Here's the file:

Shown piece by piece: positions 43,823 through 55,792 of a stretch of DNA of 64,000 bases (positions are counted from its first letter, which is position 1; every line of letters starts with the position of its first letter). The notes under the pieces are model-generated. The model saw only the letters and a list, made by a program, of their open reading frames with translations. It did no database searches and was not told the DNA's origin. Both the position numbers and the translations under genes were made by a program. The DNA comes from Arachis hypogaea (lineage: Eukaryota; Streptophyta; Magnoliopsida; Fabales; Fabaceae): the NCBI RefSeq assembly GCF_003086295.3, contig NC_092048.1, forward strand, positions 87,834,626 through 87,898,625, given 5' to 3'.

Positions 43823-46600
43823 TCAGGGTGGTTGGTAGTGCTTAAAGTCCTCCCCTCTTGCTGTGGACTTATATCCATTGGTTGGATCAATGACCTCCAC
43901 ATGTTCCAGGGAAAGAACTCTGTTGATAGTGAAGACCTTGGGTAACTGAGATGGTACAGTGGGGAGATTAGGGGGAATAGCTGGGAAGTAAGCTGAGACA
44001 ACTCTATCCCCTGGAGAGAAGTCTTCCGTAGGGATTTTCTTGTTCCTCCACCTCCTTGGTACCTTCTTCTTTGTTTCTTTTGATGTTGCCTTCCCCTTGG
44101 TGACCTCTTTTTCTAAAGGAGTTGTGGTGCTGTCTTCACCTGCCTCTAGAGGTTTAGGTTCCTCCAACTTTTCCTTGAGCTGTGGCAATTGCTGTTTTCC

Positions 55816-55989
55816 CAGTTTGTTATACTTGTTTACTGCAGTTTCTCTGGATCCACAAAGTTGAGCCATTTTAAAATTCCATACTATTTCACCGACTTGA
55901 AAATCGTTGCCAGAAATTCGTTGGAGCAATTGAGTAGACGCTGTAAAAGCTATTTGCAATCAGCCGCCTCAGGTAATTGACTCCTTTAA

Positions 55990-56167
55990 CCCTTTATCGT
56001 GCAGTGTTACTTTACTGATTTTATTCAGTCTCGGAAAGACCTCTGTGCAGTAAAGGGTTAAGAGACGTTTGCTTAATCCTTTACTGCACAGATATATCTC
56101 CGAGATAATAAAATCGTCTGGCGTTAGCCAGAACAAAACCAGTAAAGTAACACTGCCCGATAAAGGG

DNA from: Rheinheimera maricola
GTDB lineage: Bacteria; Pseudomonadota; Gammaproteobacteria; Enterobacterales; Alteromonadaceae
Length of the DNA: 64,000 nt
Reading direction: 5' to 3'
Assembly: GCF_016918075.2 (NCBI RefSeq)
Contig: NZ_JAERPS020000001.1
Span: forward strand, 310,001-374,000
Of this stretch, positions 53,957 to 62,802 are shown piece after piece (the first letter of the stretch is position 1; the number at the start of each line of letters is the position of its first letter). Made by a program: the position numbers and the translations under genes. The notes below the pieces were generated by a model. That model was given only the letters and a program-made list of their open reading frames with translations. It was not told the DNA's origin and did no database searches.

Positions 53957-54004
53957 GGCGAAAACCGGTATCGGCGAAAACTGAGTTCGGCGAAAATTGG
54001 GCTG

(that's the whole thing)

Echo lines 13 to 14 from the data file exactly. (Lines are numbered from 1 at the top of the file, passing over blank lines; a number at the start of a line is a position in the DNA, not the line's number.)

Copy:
56101 CGAGATAATAAAATCGTCTGGCGTTAGCCAGAACAAAACCAGTAAAGTAACACTGCCCGATAAAGGG

DNA from: Rheinheimera maricola